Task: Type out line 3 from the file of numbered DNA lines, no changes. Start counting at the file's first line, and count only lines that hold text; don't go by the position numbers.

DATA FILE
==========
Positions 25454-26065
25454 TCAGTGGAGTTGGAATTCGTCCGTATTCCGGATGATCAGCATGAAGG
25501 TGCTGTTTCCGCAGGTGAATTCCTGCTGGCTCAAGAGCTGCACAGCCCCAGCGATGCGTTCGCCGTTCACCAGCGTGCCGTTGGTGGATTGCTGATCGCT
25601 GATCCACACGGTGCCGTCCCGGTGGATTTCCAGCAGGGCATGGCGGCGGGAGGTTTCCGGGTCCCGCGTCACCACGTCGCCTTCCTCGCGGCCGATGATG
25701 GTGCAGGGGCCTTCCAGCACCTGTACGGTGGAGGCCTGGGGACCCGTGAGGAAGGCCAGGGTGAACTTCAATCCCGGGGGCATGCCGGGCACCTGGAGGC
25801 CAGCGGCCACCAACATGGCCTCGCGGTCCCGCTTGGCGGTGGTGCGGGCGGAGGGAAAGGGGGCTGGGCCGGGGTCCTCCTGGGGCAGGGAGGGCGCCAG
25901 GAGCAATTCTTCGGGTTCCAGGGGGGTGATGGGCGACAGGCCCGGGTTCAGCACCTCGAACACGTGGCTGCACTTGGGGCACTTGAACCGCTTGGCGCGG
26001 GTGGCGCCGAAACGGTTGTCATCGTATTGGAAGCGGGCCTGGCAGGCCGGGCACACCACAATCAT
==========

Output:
25501 TGCTGTTTCCGCAGGTGAATTCCTGCTGGCTCAAGAGCTGCACAGCCCCAGCGATGCGTTCGCCGTTCACCAGCGTGCCGTTGGTGGATTGCTGATCGCT